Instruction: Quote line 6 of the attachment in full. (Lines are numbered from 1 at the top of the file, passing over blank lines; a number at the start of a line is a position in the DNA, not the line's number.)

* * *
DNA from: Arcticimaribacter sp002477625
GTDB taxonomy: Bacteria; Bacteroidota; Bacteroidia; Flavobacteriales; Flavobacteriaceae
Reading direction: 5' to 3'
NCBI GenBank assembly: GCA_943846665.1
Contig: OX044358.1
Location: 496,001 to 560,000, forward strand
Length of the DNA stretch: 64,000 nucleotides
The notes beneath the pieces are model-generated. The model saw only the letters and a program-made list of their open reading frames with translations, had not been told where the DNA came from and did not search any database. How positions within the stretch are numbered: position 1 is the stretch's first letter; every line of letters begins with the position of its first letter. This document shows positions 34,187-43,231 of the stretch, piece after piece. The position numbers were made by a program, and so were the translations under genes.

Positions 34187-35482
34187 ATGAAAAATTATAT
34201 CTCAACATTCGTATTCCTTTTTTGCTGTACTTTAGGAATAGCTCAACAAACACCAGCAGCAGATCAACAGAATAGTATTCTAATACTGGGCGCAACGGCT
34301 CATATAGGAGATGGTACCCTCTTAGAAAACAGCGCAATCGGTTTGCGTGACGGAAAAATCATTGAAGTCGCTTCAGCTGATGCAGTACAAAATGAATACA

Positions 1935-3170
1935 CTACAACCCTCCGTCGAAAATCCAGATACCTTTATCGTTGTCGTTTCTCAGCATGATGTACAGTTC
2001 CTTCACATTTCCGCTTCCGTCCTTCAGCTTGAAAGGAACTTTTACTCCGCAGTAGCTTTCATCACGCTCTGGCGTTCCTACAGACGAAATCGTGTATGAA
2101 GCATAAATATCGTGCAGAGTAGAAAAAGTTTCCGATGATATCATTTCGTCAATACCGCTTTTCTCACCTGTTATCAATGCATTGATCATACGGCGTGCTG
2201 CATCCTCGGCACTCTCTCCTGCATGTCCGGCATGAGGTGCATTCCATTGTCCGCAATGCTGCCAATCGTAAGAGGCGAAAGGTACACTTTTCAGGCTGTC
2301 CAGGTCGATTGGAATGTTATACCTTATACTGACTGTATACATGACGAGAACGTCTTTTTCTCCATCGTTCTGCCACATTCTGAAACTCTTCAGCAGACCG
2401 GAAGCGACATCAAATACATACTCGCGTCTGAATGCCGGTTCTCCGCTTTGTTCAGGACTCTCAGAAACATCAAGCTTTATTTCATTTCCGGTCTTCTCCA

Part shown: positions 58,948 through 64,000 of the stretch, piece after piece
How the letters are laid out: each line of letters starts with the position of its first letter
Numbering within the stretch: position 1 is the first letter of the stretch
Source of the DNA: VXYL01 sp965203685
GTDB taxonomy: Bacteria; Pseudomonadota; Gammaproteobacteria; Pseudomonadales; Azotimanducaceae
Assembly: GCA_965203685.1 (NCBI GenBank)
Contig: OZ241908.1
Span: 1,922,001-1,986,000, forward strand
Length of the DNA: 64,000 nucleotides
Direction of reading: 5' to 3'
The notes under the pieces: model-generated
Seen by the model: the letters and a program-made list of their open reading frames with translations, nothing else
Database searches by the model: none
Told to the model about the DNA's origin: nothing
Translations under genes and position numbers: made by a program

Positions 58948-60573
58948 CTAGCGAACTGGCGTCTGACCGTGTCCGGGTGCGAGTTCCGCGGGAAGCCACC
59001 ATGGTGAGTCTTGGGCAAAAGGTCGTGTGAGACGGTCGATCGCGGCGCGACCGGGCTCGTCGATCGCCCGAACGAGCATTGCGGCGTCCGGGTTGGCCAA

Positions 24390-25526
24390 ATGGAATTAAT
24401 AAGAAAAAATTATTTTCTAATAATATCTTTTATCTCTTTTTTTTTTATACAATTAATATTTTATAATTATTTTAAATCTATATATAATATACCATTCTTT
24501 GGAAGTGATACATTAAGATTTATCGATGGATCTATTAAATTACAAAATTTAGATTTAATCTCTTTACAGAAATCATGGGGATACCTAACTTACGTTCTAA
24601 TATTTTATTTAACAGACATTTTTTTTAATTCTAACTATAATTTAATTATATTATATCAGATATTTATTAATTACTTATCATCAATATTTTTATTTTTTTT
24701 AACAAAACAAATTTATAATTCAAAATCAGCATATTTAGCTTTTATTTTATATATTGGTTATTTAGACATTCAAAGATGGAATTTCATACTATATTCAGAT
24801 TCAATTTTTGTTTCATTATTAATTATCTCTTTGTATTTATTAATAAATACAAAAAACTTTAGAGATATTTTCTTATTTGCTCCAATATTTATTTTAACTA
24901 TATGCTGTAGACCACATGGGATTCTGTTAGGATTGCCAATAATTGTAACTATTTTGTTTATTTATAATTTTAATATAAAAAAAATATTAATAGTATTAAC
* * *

Location: 496,001 to 560,000, forward strand